As TV makes progress with queer characters, black representation dips.
Photography Jojo Whilden/Netflix
This article was originally published by i-D Australia.
The LGBTQ advocacy group GLAAD has shared its annual Where We Are on TV report, surveying the state of queer representation on US television. These days, they're also taking into consideration all your favorite streaming services like Netflix, Amazon, and Hulu.
The report only looks at "primetime, scripted programming in the 2017-18 television season," so the numbers don't take into account reality TV or documentaries. Of the 901 series regular characters expected to appear on our screens over the next year, 58 were LGBTQ — that's just 6.4 percent. (For context, GLAAD have it that about 20 percent of young Americans are LGBTQ). Of those same 901 characters, 17 were transgender. If those numbers feel low, it's because they are, but it's also pretty much the best shape TV's ever been in.
The 2017-2018 season is the first in history that GLAAD could proudly count multiple recurring characters who were either asexual or non-binary. "While these identities have been depicted on screen before," the organization writes in a press release, "those characters were often relegated to one-off episodes, which did not allow for nuanced exploration."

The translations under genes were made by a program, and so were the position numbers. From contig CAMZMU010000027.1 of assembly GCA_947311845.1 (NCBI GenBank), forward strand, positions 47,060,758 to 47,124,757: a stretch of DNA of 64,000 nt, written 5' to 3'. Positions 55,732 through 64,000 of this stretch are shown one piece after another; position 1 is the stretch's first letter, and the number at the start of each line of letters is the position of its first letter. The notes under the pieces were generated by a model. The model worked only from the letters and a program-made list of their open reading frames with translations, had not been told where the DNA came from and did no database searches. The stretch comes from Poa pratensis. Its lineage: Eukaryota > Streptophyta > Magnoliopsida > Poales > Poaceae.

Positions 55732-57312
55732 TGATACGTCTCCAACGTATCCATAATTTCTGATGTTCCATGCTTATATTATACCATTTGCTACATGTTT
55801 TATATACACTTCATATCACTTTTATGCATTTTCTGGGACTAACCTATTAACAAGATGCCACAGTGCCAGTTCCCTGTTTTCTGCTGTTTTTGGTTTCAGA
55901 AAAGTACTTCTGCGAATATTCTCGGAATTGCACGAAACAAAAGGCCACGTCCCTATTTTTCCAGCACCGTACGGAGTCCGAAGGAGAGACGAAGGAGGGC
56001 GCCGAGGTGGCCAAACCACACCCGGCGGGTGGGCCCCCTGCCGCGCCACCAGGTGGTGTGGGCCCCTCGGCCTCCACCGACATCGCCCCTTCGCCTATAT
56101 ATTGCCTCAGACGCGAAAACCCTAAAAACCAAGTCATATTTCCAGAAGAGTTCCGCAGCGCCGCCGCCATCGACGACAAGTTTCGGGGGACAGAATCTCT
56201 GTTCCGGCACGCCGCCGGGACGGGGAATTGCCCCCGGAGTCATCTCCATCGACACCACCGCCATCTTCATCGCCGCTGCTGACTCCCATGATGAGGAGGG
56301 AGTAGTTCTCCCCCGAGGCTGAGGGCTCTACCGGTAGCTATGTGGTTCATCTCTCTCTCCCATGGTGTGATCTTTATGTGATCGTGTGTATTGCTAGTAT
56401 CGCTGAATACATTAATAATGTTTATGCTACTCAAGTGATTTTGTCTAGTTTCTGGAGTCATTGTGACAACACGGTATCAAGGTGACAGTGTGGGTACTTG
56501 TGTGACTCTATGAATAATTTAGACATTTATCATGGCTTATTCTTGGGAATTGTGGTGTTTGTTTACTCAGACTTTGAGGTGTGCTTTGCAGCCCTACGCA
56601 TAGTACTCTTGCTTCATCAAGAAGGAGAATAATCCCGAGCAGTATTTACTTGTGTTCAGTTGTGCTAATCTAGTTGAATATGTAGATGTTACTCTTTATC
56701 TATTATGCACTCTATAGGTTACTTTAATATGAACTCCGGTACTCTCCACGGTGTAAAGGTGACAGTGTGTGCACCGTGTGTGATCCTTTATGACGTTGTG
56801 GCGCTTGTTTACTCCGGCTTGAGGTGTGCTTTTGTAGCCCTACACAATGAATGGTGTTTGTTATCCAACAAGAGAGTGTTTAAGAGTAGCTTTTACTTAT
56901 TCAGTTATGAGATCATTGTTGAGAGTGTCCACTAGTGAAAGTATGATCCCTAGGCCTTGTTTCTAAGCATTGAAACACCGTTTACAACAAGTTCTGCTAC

More good news: TV welcomed a record-high percentage of characters with disabilities — 1.8 percent — and the highest percentage of POC series regulars in the history of GLAAD's reporting. That percentage is inching closer and closer to half of all characters on TV, this year sitting at 40 percent, or 356 characters out of 901.
That said, queer characters remain overwhelmingly white: "77 percent of LGBTQ characters on streaming, 62 percent on broadcast, and 64 percent on cable," GLAAD reports. Unsurprisingly, most LGBTQ characters are cisgender men.
Elsewhere, after three consecutive years of improvement, representation of black characters has dipped once again. In the 2017-2018 season, only 18 percent of the 901 characters were black, a two percent drop from last's years report, which boasted a record-high of 20 percent.
“Numbers are only a small part of the story when it comes to LGBTQ representation on TV and simply being present onscreen is not enough,” said Megan Townsend, Director of Entertainment Research & Analysis at GLAAD, in a press release. “While we’re pleased to see numbers on the rise, consideration of how LGBTQ characters are woven into storylines and whose stories are making it to screen is crucial for judging progress of the industry. And there is still work to be done.”